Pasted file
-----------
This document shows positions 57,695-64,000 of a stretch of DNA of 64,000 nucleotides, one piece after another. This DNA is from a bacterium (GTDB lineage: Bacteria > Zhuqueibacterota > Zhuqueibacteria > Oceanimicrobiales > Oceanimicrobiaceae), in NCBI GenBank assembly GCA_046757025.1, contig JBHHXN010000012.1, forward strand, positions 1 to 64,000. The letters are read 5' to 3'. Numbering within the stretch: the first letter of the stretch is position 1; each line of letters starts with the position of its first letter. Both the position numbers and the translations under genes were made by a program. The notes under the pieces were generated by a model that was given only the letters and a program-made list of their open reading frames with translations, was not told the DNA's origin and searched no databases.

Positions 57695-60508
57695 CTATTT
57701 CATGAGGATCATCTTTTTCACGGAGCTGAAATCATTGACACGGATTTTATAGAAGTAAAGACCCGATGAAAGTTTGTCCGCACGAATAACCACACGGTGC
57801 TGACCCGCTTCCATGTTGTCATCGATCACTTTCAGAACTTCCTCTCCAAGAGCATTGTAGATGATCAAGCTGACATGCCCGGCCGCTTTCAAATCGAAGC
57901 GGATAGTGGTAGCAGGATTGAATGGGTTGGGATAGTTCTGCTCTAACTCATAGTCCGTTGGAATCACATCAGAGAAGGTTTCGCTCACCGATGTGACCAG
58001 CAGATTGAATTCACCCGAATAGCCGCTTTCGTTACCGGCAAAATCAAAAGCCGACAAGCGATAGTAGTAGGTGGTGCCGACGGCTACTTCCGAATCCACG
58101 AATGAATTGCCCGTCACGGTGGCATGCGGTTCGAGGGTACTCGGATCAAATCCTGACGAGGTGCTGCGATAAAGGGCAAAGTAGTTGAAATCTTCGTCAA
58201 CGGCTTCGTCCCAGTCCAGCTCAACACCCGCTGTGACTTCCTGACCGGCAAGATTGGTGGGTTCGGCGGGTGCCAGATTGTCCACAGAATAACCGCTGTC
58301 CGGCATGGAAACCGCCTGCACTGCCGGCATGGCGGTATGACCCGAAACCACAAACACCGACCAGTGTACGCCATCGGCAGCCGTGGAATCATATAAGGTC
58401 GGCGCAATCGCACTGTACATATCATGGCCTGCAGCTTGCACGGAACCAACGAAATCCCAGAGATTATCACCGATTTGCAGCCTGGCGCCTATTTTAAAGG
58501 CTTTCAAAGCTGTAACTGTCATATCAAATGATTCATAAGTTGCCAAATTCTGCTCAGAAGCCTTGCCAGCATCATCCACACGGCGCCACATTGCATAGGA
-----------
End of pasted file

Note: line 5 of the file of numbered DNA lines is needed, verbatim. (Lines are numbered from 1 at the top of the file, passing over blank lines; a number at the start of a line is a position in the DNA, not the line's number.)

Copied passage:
57801 TGACCCGCTTCCATGTTGTCATCGATCACTTTCAGAACTTCCTCTCCAAGAGCATTGTAGATGATCAAGCTGACATGCCCGGCCGCTTTCAAATCGAAGC